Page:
The primary endpoint (mean OT) will be compared between study groups using an independent t-test. Since the distribution of OT is expected to be approximately symmetric with no outliers, the t-test is the primary choice. The tests will be one-tailed at a 2.5% significance level. Based on the O’Brian-Fleming alpha power function, the critical p-value is 0.0015 at the interim analysis and 0.0245 at the final analysis. Stop for futility is non-binding and set > 0. Acceptance of H1 will be concluded if alpha < critical values at the appropriate stages.

Study parameters other than OT are considered secondary. Secondary endpoints will be compared exploratorily using Mann-Whitney U-tests or Fisher’s exact tests, as appropriate. Tests will be two-tailed, alpha = 0.05.

Study groups will be exploratorily adjusted for age, sex, BMI, and possibly other parameters using regression analysis.

Interim analyses {21b}

An interim analysis is planned after enrollment of 12 participants for each group. Results and implications will be discussed with the project statistician, sponsor-investigator, and medical expert. An alpha power function based on O’Brian-Fleming boundaries will be used for alpha allocation at interim and final analysis. Details of the statistical significance cut-off are provided in the “Statistical methods for primary and secondary outcomes {20a}” section. In addition, a non-binding futility boundary of zero effect will be selected.

Methods for additional analyses (e.g., subgroup analyses) {20b}

There are no subgroup analyses planned.

Methods in analysis to handle protocol non-adherence and any statistical methods to handle missing data {20c}

To ensure data quality, the monitoring plan checks the data for missing data, extreme outliers, and erroneous entries prior to statistical analysis. Missing data will be closely monitored. However, missing data due to noncompliance or dropout should remain within the expected minimum. Dropouts related to the primary outcome will be replaced to achieve the required number of participants and thus significant results. There is no need to replace dropouts for the secondary outcomes, and there are no plans to use multiple imputation.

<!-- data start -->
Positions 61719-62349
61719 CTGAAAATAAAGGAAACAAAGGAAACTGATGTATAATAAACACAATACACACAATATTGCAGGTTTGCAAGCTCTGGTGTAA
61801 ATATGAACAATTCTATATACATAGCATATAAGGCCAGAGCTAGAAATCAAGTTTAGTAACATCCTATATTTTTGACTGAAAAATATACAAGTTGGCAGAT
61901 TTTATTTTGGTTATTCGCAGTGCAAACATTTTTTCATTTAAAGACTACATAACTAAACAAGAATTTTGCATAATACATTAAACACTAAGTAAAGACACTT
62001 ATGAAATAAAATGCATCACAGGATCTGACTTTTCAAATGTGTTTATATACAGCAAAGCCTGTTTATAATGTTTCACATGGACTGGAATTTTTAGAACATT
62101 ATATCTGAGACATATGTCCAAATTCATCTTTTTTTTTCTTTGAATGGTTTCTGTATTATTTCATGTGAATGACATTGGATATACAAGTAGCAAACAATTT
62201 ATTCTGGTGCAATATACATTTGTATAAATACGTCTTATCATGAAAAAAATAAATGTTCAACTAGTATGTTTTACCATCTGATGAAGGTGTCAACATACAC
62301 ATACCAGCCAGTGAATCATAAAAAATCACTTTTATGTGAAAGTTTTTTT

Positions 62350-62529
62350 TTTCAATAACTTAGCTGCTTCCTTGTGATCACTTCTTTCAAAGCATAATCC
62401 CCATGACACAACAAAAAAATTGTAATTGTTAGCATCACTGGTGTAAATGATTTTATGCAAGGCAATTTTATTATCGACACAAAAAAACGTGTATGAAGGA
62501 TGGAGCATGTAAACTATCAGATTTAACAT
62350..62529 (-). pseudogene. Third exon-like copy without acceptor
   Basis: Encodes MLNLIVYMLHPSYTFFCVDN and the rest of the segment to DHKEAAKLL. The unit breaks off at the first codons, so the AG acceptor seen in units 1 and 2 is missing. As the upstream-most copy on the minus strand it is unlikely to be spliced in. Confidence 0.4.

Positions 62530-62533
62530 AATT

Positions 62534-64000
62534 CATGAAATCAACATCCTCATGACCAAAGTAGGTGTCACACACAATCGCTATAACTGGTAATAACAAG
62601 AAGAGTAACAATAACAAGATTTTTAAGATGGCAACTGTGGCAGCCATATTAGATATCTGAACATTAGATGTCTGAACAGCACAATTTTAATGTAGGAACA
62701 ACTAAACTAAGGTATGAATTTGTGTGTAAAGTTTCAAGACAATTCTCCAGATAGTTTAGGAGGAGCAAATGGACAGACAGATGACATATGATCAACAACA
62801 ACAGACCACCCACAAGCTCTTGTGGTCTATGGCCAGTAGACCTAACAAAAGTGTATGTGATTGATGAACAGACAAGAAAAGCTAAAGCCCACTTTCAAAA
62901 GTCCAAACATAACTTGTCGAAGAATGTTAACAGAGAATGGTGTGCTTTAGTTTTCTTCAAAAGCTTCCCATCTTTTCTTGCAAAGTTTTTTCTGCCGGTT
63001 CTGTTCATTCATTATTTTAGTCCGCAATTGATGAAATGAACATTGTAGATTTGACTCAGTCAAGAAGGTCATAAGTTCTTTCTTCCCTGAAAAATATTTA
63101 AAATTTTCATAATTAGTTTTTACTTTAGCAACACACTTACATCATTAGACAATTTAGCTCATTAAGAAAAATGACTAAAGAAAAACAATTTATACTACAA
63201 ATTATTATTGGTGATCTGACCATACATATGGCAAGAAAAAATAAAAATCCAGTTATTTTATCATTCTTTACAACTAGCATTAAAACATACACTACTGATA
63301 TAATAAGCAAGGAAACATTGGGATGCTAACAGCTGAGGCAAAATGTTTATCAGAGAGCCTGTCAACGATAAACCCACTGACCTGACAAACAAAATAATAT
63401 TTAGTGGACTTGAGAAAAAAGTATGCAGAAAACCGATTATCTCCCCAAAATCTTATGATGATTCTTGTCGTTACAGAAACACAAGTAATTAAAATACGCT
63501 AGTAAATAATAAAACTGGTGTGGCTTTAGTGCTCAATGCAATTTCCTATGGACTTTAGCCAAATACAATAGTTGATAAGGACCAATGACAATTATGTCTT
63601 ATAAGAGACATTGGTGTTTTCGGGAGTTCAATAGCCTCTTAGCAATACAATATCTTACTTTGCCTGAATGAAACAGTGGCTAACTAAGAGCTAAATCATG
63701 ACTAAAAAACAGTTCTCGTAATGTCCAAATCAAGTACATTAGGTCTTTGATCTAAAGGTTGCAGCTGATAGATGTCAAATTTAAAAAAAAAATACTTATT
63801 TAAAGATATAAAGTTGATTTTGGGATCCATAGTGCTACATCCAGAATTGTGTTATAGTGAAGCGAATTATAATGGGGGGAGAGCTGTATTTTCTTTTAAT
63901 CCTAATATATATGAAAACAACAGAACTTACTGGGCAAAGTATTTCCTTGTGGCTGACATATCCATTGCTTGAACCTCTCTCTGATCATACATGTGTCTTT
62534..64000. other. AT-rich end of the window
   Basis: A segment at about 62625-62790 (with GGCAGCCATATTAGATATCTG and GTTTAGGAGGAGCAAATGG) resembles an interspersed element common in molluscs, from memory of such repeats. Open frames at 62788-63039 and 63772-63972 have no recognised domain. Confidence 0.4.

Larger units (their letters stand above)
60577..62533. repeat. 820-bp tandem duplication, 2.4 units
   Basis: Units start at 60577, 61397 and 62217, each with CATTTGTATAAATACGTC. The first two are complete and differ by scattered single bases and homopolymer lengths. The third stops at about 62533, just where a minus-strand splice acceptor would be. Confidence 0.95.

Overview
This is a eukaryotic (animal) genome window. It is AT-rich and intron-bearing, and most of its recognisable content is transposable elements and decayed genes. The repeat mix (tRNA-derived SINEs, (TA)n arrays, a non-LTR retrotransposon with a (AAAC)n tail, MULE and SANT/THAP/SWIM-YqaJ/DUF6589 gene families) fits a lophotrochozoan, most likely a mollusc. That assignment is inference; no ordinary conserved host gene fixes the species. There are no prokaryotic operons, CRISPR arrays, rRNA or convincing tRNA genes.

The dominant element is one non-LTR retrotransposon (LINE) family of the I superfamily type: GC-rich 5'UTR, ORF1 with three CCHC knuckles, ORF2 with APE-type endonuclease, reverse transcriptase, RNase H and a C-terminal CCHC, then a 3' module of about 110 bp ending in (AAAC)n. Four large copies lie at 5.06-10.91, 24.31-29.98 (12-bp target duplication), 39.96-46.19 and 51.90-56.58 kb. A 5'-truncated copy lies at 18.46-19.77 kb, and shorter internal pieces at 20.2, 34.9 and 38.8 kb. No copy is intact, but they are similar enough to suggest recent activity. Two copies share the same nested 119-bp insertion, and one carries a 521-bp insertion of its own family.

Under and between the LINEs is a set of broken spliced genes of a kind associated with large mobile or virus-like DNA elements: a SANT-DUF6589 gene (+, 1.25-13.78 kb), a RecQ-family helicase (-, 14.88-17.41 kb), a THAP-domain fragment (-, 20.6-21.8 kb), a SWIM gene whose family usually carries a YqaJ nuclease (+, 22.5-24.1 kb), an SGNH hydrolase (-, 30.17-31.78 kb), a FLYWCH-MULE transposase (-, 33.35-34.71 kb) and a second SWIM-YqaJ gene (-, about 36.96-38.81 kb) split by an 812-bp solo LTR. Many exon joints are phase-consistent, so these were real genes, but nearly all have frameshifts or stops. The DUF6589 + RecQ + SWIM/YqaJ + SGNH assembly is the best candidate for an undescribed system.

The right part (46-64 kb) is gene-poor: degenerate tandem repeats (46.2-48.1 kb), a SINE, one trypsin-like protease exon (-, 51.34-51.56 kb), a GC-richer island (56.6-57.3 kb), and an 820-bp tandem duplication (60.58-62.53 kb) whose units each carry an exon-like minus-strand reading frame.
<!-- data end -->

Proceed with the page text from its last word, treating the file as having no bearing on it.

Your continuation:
Plans to give access to the full protocol, participant-level data, and statistical code {31c}

The datasets used and/or analyzed in the current study can be made available by the corresponding author upon reasonable request and in accordance with the research collaboration and data transfer guidelines of the University Hospital Basel.

Oversight and monitoring

Composition of the coordinating center and trial steering committee {5d}

This is a monocentric study designed, conducted, and coordinated at the University Hospital of Basel. The day-to-day management of the study is carried out by the following:

  • Sponsor-investigator: takes over the supervision of the study and the medical responsibility for the patients, in addition he is one of the three defined operators of the study

  • Medical expert: advises, conducted the corresponding preclinical study comparing 2D 4K vs. 3D HD on a pelvitrainer model [8]

  • Study coordinator: enrollment, coordination of study visits, annual safety reports